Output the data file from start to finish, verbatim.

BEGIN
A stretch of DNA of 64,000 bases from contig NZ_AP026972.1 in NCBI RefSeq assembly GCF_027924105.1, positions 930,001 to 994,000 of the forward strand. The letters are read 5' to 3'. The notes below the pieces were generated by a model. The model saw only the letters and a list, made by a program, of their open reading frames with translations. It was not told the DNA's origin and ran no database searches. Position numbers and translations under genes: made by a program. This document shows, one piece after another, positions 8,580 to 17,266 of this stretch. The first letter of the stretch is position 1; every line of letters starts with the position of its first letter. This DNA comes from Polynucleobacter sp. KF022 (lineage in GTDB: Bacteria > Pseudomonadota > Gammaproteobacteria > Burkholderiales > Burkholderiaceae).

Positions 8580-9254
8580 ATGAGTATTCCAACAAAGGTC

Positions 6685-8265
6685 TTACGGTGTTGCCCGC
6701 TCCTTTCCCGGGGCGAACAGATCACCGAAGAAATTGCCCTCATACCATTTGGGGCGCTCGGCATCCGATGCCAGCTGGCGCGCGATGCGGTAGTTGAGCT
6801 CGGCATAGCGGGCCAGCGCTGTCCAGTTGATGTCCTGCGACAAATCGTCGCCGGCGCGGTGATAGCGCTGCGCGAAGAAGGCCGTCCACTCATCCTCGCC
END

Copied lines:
A stretch of DNA of 64,000 bases from contig NZ_AP026972.1 in NCBI RefSeq assembly GCF_027924105.1, positions 930,001 to 994,000 of the forward strand. The letters are read 5' to 3'. The notes below the pieces were generated by a model. The model saw only the letters and a list, made by a program, of their open reading frames with translations. It was not told the DNA's origin and ran no database searches. Position numbers and translations under genes: made by a program. This document shows, one piece after another, positions 8,580 to 17,266 of this stretch. The first letter of the stretch is position 1; every line of letters starts with the position of its first letter. This DNA comes from Polynucleobacter sp. KF022 (lineage in GTDB: Bacteria > Pseudomonadota > Gammaproteobacteria > Burkholderiales > Burkholderiaceae).

Positions 8580-9254
8580 ATGAGTATTCCAACAAAGGTC

Positions 6685-8265
6685 TTACGGTGTTGCCCGC
6701 TCCTTTCCCGGGGCGAACAGATCACCGAAGAAATTGCCCTCATACCATTTGGGGCGCTCGGCATCCGATGCCAGCTGGCGCGCGATGCGGTAGTTGAGCT
6801 CGGCATAGCGGGCCAGCGCTGTCCAGTTGATGTCCTGCGACAAATCGTCGCCGGCGCGGTGATAGCGCTGCGCGAAGAAGGCCGTCCACTCATCCTCGCC